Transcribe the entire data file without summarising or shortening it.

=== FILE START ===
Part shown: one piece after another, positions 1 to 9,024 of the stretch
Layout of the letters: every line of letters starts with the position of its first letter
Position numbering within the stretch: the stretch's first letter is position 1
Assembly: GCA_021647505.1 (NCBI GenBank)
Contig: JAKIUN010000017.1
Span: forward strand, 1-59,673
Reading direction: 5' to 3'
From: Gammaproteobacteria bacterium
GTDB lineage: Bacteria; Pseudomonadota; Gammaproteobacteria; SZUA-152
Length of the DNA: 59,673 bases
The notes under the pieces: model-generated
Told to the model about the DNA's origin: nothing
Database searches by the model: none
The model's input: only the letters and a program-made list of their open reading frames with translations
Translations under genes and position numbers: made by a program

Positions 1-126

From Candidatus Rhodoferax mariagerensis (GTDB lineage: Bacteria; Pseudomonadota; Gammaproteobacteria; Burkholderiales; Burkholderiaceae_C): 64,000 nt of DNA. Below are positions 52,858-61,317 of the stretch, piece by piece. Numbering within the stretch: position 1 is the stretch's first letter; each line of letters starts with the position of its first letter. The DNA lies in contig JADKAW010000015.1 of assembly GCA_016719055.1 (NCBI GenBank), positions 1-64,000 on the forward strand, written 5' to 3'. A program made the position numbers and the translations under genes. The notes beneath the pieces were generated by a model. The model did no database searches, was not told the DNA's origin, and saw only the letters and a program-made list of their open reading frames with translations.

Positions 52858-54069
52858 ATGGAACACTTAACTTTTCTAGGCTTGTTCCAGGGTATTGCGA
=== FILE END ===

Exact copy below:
Part shown: one piece after another, positions 1 to 9,024 of the stretch
Layout of the letters: every line of letters starts with the position of its first letter
Position numbering within the stretch: the stretch's first letter is position 1
Assembly: GCA_021647505.1 (NCBI GenBank)
Contig: JAKIUN010000017.1
Span: forward strand, 1-59,673
Reading direction: 5' to 3'
From: Gammaproteobacteria bacterium
GTDB lineage: Bacteria; Pseudomonadota; Gammaproteobacteria; SZUA-152
Length of the DNA: 59,673 bases
The notes under the pieces: model-generated
Told to the model about the DNA's origin: nothing
Database searches by the model: none
The model's input: only the letters and a program-made list of their open reading frames with translations
Translations under genes and position numbers: made by a program

Positions 1-126

From Candidatus Rhodoferax mariagerensis (GTDB lineage: Bacteria; Pseudomonadota; Gammaproteobacteria; Burkholderiales; Burkholderiaceae_C): 64,000 nt of DNA. Below are positions 52,858-61,317 of the stretch, piece by piece. Numbering within the stretch: position 1 is the stretch's first letter; each line of letters starts with the position of its first letter. The DNA lies in contig JADKAW010000015.1 of assembly GCA_016719055.1 (NCBI GenBank), positions 1-64,000 on the forward strand, written 5' to 3'. A program made the position numbers and the translations under genes. The notes beneath the pieces were generated by a model. The model did no database searches, was not told the DNA's origin, and saw only the letters and a program-made list of their open reading frames with translations.

Positions 52858-54069
52858 ATGGAACACTTAACTTTTCTAGGCTTGTTCCAGGGTATTGCGA